LAGOS, Nigeria — Until the dream of a green economy becomes a full-fledged reality, no one can say with certainty what it will look like. Entrepreneurs promoting sustainable agriculture today, however, give us a hopeful glimpse into what that future holds — and the skills workers need in order to build it.
In 2011, the English government committed, in a landmark report, to a cross-sector skills strategy designed to prepare the labor force for the challenges and demands of a green economy. The report challenges business, industry and other stakeholders to equip workers with the resources, education and skills training they need to fully exploit new opportunities.
Although the report has a national scope of implementation, its proposals are actually being realized on a smaller scale by a fair number of start-ups in the developing world. Nascent as their efforts may seem, these enterprises are very much paving the way for federal action on green skills with their emphasis of local ownership, experiential education and long-term models for sustainable growth.
Two case studies of self-starting skill-builders are Green Acre Living and Farmline, both of which empower African farmers in different ways.
Green Acre Living is a non-profit organization that specializes in training urban farmers. Founded last year in Johannesburg, the organization equips trainees with the eco-friendly agricultural skills needed to participate in organic markets and enhance their income prospects.
Despite a highly interpersonal and microeconomic approach, the impact of Green Acre Living’s projects goes far beyond the individual farmer. Its entrepreneurial skill-building programs are one part of a wider mission to integrate low-tech, high-yield sustainable agricultural practices into national infrastructure, in preparation for involvement in the global green economy.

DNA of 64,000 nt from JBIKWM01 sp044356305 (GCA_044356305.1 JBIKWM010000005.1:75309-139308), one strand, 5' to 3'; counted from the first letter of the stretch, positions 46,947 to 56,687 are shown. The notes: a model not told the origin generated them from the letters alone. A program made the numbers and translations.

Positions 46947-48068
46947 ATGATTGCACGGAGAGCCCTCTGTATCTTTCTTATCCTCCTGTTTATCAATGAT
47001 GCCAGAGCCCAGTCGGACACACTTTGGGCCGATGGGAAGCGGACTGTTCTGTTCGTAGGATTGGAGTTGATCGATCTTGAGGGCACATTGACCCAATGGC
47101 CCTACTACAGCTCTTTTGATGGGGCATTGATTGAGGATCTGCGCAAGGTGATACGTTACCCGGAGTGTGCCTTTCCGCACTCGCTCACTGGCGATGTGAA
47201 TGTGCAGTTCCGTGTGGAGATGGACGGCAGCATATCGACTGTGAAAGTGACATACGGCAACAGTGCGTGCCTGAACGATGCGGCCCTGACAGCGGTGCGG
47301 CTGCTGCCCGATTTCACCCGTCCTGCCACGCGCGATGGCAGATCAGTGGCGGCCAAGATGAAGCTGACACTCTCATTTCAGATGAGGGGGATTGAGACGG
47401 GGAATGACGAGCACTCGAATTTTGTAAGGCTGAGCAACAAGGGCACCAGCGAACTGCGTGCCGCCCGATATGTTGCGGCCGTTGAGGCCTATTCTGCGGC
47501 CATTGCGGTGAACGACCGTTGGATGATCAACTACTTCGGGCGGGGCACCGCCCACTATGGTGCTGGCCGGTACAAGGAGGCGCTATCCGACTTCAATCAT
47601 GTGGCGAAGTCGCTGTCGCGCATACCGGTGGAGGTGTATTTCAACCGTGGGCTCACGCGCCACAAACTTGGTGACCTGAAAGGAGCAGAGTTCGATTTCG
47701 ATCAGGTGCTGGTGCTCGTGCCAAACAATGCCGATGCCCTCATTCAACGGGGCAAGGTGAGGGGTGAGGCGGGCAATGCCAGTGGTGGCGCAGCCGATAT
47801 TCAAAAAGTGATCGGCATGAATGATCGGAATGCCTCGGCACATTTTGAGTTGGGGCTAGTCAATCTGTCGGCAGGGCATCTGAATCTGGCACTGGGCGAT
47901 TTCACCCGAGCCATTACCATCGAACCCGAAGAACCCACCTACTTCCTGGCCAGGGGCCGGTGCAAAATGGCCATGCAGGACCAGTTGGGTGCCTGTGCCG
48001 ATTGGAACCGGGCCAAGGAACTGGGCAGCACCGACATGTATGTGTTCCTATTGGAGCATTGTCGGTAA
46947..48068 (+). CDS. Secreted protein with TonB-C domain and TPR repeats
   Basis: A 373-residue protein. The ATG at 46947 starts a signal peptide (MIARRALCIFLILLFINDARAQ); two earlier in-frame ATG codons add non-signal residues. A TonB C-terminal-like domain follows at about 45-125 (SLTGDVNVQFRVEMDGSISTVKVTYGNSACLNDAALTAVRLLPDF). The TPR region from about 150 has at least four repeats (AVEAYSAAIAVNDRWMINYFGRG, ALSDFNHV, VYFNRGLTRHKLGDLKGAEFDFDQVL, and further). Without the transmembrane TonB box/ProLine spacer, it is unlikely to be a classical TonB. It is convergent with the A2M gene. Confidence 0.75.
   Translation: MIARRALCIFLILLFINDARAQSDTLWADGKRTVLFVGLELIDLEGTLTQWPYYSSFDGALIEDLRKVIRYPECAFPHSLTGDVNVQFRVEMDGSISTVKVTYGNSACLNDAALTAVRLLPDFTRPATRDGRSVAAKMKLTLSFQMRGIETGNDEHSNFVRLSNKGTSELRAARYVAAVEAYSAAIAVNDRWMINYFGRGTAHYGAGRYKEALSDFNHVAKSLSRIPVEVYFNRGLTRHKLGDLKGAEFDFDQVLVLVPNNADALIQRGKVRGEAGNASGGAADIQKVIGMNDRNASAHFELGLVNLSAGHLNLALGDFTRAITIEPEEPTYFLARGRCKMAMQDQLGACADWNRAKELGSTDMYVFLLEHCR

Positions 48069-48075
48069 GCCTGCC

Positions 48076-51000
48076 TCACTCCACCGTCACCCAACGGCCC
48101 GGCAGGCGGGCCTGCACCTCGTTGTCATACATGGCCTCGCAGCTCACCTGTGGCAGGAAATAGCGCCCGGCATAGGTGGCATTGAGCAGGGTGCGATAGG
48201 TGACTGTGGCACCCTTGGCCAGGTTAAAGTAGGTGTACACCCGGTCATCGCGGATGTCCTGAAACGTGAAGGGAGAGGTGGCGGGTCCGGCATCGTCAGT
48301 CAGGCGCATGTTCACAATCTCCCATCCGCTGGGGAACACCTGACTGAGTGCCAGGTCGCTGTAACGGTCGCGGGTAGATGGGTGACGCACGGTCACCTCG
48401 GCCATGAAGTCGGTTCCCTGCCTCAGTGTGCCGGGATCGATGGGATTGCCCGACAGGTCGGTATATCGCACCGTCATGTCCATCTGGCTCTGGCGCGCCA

Among the organization’s goals for the future is the establishment of urban food-training academies, where students can gain technical expertise and a broader understanding of nutrition and food security. Another project in progress involves the promotion and spread of food cooperatives, which would encourage connection and collaboration between farmers to create a stronger, more resilient sector.
Meanwhile, in Ghana, tech startup Farmline is empowering farmers through software. MERGDATA facilitates communication and localized data-sharing between farmers, helping users to share in the benefits that come with a highly-informed, well-integrated agricultural system.
More than 200,000 smallholder farmers in five countries are using Farmline to exchange weather warnings, trade secrets and daily digests. In addition to optimizing decision-making, MERGDATA inserts technology into the routines of participating farmers, which sharpens their digital literacy skills.
Both Green Acre Living and Farmline received SAG-SEED Awards earlier this year for sustainable growth models and entrepreneurial vision. These organizations’ efforts not only testify to the range of programs, tools and profits that can come of green economic ventures, but work from the ground up to inspire and educate individuals on the possible future that awaits them.
– Jo Gurch